Media headlines last week claimed that space travel had altered 7% of astronaut Scott Kelly's DNA, meaning that his genes no longer matched those of his identical twin brother Mark—but NASA experts say that's not exactly true.
Background: Identical twin astronauts offer a rare research opportunity
NASA has studied the effects of long-stays in space on astronauts for years, but in 2014, it launched a unique study: NASA planned to monitor astronaut Scott Kelly's genes during a year-long stay aboard the International Space Station, using as a baseline—Mark Kelly, Scott's identical twin and a retired astronaut, who would remain on Earth.
Scott flew to the space station in 2015 and lived there for a U.S. record of 340 days. The NASA study examined Scott and Mark before, during, and after the mission.
What NASA really found
Several media outlets published stories indicating that 7% of Scott's DNA was changed in such a way that it no longer matched Mark's DNA. Scott also tweeted his shock at the news.
What? My DNA changed by 7%! Who knew? I just learned about it in this article. This could be good news! I no longer have to call @ShuttleCDRKelly my identical twin brother anymore. https://t.co/6idMFtu7l5— Scott Kelly (@StationCDRKelly) March 10, 2018
But NASA on Thursday published a statement clarifying that Scott's DNA had not fundamentally changed. Rather, NASA said, "What researchers did observe are changes in gene expression, which is how your body reacts to your environment." The changes occurred across a number of genes, NASA said, but were "within the range for humans under stress, such as mountain climbing or SCUBA diving."
So where did the 7% figure come from? Of all the genes that changed expression while Scott was in orbit, 7% continued to display the same changes months after he returned to earth. As The Atlantic noted, "If 7% of Scott's genetic code changed … he'd come back an entirely different species."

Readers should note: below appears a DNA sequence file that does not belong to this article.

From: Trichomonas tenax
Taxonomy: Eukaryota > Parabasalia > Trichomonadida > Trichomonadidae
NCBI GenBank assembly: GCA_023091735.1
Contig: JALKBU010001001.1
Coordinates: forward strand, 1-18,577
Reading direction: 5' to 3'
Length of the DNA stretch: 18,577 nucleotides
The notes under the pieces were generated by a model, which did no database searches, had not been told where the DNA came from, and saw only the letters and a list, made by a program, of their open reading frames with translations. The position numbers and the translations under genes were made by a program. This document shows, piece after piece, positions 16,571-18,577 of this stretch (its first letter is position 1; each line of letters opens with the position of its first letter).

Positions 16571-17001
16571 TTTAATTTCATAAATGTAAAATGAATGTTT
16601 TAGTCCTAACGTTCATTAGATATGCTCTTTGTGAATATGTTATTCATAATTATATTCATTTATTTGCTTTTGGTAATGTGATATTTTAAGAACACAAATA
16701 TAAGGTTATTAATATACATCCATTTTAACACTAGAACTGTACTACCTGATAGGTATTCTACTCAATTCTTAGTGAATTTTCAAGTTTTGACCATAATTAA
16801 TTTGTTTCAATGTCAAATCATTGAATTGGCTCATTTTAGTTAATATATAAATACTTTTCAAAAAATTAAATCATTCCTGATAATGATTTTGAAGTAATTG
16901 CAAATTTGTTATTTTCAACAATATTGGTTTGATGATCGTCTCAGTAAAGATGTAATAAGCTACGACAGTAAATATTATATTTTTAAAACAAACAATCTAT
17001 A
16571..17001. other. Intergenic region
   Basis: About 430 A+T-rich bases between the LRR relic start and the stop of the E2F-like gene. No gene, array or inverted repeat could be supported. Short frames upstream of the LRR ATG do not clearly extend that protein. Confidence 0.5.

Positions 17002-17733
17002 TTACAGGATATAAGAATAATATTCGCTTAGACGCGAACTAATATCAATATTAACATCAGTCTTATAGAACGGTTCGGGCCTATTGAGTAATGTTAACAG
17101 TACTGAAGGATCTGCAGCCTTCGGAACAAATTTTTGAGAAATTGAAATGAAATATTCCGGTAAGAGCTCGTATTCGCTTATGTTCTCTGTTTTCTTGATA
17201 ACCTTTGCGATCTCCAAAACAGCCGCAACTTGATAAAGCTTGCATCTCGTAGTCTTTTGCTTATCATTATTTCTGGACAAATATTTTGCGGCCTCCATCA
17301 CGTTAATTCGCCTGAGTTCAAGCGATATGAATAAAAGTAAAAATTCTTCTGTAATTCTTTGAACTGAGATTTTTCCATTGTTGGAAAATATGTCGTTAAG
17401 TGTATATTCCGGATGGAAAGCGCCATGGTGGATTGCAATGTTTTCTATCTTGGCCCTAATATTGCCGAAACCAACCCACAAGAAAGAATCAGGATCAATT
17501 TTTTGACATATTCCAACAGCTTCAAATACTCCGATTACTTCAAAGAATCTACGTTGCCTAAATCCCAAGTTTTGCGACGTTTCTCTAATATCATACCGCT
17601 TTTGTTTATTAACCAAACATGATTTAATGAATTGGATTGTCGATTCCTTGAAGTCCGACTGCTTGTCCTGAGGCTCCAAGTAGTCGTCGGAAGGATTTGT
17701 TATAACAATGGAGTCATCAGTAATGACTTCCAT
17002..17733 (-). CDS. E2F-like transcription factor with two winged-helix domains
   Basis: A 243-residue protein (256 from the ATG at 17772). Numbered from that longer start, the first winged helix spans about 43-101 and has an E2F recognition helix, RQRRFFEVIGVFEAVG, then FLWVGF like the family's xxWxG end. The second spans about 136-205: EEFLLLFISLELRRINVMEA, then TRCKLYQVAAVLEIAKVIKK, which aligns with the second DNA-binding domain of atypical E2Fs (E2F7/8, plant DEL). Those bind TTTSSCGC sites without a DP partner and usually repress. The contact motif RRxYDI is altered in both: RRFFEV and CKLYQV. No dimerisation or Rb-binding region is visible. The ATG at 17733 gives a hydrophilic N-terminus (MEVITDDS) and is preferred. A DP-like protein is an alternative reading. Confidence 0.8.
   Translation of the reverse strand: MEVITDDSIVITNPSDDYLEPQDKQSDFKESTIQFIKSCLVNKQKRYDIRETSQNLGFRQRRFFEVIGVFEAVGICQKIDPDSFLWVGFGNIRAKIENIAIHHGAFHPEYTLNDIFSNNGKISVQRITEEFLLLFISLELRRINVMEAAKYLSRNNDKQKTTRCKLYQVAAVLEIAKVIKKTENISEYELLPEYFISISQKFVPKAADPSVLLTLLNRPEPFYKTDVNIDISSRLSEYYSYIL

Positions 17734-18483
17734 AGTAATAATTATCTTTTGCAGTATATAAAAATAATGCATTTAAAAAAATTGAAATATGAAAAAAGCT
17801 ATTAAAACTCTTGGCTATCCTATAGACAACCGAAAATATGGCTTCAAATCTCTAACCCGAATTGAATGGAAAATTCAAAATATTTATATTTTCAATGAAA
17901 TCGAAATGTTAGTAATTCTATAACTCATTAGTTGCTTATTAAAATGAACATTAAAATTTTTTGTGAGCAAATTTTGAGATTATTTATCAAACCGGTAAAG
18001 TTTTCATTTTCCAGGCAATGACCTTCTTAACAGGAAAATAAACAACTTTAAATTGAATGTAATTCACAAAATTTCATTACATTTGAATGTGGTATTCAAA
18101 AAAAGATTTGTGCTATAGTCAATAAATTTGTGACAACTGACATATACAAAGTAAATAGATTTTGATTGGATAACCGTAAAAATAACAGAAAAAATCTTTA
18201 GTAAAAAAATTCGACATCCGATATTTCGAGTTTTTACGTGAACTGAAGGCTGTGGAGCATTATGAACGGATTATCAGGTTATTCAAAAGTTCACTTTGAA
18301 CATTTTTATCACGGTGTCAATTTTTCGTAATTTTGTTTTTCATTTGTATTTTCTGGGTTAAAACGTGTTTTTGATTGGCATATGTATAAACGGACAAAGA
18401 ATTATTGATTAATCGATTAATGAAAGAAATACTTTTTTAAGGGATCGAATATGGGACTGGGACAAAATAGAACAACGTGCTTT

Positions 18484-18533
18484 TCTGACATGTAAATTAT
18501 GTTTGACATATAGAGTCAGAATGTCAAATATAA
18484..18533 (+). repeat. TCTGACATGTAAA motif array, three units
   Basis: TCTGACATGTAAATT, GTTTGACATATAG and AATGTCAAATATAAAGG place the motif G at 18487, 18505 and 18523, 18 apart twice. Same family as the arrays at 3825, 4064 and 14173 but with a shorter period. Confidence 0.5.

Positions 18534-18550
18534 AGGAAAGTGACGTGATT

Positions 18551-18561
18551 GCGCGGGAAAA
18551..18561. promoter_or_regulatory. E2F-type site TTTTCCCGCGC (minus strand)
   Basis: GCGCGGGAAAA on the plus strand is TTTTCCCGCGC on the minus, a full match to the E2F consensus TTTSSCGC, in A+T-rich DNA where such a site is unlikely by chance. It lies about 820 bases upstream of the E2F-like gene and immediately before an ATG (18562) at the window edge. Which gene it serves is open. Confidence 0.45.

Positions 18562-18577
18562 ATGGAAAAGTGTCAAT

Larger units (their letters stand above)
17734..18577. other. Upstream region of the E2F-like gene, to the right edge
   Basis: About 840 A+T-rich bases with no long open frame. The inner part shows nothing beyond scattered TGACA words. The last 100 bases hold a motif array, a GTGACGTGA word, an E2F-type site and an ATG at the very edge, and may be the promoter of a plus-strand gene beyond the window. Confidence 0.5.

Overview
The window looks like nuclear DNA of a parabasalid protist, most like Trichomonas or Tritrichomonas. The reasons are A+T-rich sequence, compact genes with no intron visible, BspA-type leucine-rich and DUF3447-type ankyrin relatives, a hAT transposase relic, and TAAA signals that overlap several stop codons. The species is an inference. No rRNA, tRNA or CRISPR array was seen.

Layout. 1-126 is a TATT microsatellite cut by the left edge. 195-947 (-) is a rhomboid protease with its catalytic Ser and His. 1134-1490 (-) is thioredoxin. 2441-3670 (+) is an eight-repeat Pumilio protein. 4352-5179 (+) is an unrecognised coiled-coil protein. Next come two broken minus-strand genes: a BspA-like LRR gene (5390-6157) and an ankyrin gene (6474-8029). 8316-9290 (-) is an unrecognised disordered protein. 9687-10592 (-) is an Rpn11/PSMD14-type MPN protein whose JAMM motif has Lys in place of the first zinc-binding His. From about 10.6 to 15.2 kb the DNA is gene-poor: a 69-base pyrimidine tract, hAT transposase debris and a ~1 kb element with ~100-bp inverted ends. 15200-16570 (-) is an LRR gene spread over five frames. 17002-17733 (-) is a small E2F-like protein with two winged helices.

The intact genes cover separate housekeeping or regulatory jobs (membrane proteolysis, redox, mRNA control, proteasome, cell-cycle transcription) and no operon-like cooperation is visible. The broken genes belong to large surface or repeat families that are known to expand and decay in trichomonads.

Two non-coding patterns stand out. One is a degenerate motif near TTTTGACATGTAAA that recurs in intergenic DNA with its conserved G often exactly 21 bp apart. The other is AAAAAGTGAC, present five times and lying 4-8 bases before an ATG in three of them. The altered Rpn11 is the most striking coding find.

A grain of truth?
While the 7% figure was misrepresented, The Atlantic reports that Scott's DNA did undergo a slight change. Scott's telomeres, which are protective caps at the end of chromosomes in DNA, lengthened while he was in space.
Typically, telomeres shrink with age and even more so with stress, so scientists believed that Scott's telomeres would shrink due to the stress of spaceflight. However, just the opposite occurred.
According to Susan Bailey, a radiation cytogeneticist and a professor at Colorado State University who led the telomere research, "There was no doubt that [Scott experienced] telomere elongation in space, and they shortened dramatically when he came back," she said. However, "that is very separate from gene expression. It's not the same thing at all."
John Greally, the director of the Center for Epigenomics at Albert Einstein College of Medicine, said that the news misrepresentation was an honest mistake. "The way that people have run with this and overinterpreted is human nature. You don't need to talk to a genomics person to get feedback on that," he said. "But I love the fact that people care. It would be so much worse if they didn't" (Koren, The Atlantic, 3/16; Victor, New York Times, 3/16; Schwartz, New York Times, 3/24/14).
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